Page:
The consumer market segment included retail customers who need personal copying and printing services. According to their marketing studies, retail customers spend no more than $50 per order, and use Kinko’s retail services little more than once per month. As personal computer and printer technology increased, the needs of retail consumers decreased. Also, the rise of office supply superstores such as Staples and OfficeMax give retail consumers an alternative place to get copy work done. Many consumers no doubt found a convenience in the ability to get a copy job completed while they shopped for supplies at these stores. A service that Kinko’s did not have.
The local business market consisted of mostly retail customers who needed larger and more complex printing and copying services. Kinko’s built a reputation as an alternative or off site office for smaller home-based businesses, and for independent sales people on the road. While these customers were also retail based, they visited Kinko’s stores three to four times each month. The bright spot for Kinko’s is that branch managers were given a budget and decision-making freedom to creatively market their branch to the local business community. However, the same technologies that reduced the retail consumer market was widely available to the business market. However, Kinko’s still offered a convenience to businesses that technology could not substitute for, such as conference rooms, work spaces, and free supplies (staples, paperclips) at the self-serve units.
The commercial business segment includes larger corporations who needed to out source their document services. The commercial segment included on-site facilities management customers and non-facilities management customers. The commercial segment is the most complex and requires a separate, non-retail staff and management. The facilities management sub-segment required on site document management from an outside source. Kinko’s fell short to the competition in expertise in this area although they could offer significant cost savings over their competitors. The non-facilities management segment was most vulnerable to competition from the office superstores and from locally owned printing companies. However, Kinko’s competitive edge for this sub-segment was created in their web based services – DocStore, with online ordering and delivery. Kinko’s customers could order and receive complex print jobs without visiting a retail location.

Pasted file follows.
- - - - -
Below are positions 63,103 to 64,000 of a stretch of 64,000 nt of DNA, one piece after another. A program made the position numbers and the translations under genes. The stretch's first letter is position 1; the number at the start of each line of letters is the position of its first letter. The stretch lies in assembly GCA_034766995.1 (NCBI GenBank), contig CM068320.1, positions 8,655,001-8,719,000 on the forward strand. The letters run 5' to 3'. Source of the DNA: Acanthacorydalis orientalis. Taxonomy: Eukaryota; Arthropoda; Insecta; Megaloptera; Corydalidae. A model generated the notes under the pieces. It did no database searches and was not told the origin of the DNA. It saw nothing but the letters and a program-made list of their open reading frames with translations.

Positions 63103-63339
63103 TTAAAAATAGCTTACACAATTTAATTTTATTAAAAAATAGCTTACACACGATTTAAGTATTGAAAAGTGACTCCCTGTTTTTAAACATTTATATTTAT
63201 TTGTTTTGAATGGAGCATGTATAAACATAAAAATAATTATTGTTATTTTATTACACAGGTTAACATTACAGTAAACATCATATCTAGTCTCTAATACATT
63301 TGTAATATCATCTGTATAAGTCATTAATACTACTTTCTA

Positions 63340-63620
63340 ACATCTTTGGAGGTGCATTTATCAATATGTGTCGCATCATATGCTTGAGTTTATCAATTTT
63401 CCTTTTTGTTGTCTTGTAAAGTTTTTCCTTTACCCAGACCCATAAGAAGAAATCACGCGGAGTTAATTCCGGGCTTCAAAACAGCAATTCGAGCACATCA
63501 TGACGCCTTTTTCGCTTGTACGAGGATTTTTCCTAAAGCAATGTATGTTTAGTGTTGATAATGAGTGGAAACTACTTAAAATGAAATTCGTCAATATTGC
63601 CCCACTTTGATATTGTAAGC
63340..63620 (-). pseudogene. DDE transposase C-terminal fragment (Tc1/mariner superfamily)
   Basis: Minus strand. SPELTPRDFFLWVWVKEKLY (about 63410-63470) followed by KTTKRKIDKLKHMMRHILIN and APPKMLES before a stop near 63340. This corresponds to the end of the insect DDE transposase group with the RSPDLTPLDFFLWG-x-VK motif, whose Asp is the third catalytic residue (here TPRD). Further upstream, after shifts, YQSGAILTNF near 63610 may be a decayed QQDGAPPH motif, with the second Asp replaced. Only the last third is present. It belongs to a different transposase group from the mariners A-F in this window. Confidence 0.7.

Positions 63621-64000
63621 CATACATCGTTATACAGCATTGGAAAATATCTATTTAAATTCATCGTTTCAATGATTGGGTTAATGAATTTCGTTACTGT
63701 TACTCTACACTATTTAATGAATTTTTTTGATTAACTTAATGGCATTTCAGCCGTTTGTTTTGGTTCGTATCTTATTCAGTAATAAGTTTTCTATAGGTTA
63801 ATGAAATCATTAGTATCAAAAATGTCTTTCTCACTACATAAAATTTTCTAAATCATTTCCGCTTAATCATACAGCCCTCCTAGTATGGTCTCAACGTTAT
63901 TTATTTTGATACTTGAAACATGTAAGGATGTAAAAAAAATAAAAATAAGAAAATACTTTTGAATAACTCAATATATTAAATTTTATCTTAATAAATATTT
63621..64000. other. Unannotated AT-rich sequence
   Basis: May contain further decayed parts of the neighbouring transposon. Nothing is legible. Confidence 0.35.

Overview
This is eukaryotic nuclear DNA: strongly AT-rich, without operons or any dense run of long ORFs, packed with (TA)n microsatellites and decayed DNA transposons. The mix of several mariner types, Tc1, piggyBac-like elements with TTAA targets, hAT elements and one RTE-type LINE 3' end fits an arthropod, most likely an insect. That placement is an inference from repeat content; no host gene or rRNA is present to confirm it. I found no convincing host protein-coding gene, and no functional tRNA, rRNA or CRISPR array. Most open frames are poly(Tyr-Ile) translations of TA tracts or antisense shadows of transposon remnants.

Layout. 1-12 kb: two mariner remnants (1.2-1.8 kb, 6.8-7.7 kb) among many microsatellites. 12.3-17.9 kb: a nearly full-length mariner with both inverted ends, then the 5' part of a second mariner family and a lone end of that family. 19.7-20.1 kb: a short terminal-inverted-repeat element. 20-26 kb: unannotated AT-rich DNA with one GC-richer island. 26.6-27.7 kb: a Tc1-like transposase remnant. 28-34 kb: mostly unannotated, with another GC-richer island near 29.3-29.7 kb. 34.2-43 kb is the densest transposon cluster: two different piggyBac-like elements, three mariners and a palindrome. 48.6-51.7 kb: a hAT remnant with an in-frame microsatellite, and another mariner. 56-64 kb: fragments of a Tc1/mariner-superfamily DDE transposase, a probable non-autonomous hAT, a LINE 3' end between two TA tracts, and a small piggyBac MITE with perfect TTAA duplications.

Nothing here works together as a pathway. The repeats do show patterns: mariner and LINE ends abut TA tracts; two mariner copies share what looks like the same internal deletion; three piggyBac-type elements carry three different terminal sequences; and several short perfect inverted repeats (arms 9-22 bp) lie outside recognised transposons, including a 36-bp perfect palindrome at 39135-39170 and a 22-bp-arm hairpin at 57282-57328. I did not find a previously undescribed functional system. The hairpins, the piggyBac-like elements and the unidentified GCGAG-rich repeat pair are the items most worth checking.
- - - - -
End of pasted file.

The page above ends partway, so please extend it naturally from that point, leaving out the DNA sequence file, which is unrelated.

Since retail branches are currently the hub of all Kinko’s services, Kusin began by overhauling the stores. Customer service, drop boxes, and fax machines are literally at the door. Pick-up, drop-off, and workstations are at the back in a more private setting. For internet customers, the entire store is on their personal computer at home or in their office. Branch staff responds to emails and may even call customers to coordinate document orders.
Technology represented the largest threat and opportunity to Kinko’s marketing model. Where technology made Kinko’s core services, multiple copies and color printing, it also allowed Kinko’s to harvest the high volume customers who did not have time to drop off and pick up their orders. Kinko’s internet site also makes it possible and cost efficient to separate its retail services and commercial document management operations. The FedEx merger gives Kinko’s the financial support of a $2.1 billion international company. (“FedEx Kinko’s Office and Print Services, Inc. Company Profile,” November 2005) Both companies will benefit from each other’s market strength and position. It is difficult to determine if the future growth of the company will stem from FedEx’s financial position or from Kinko’s market identity.
FedEx Kinko’s Office and Print Services, Inc. Company Profile. (November 2005). DATAMONITOR, (Reference Code: 17382), 4-9. Retrieved March 27, 2008 from Business Source Premier. EBSCO Host. database.
McGovern, Gail., & Schulman, Seth. (October 5, 2005). Kinko’s. Harvard Business School, (9-506-024), 1-23.